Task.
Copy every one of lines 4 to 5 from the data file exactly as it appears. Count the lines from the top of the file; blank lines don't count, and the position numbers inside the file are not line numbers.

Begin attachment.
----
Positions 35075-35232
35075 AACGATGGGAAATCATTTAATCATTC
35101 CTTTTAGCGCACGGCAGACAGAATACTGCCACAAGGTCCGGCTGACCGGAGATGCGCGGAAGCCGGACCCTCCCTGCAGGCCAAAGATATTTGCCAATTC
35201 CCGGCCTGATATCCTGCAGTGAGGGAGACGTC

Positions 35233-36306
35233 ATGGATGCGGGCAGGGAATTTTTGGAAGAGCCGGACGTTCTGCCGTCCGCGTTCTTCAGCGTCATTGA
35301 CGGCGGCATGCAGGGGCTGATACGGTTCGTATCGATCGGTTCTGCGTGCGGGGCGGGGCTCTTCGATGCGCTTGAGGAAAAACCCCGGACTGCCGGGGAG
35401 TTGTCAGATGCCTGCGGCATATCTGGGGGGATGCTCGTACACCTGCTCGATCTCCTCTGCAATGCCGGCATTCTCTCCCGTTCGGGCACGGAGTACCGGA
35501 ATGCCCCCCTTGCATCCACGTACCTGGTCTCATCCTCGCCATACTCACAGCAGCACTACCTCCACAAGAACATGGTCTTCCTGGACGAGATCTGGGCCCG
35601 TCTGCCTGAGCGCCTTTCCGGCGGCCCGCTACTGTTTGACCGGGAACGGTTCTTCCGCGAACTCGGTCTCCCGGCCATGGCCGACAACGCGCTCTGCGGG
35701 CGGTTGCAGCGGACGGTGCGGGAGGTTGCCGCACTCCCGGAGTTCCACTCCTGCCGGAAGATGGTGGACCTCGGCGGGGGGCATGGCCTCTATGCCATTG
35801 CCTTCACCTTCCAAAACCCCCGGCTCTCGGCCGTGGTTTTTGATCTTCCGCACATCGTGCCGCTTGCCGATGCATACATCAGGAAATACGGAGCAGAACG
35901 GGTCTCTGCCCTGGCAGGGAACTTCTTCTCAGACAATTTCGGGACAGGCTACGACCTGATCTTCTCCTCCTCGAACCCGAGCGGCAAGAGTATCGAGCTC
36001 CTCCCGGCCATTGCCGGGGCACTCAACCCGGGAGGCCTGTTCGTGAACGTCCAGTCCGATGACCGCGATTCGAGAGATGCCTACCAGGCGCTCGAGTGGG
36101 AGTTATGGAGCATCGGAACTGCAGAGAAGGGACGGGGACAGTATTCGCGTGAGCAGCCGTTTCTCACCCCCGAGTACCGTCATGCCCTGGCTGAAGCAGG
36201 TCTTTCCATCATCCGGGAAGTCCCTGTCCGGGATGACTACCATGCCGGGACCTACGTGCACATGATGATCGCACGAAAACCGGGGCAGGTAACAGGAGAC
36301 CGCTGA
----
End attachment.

35201 CCGGCCTGATATCCTGCAGTGAGGGAGACGTC

Positions 35233-36306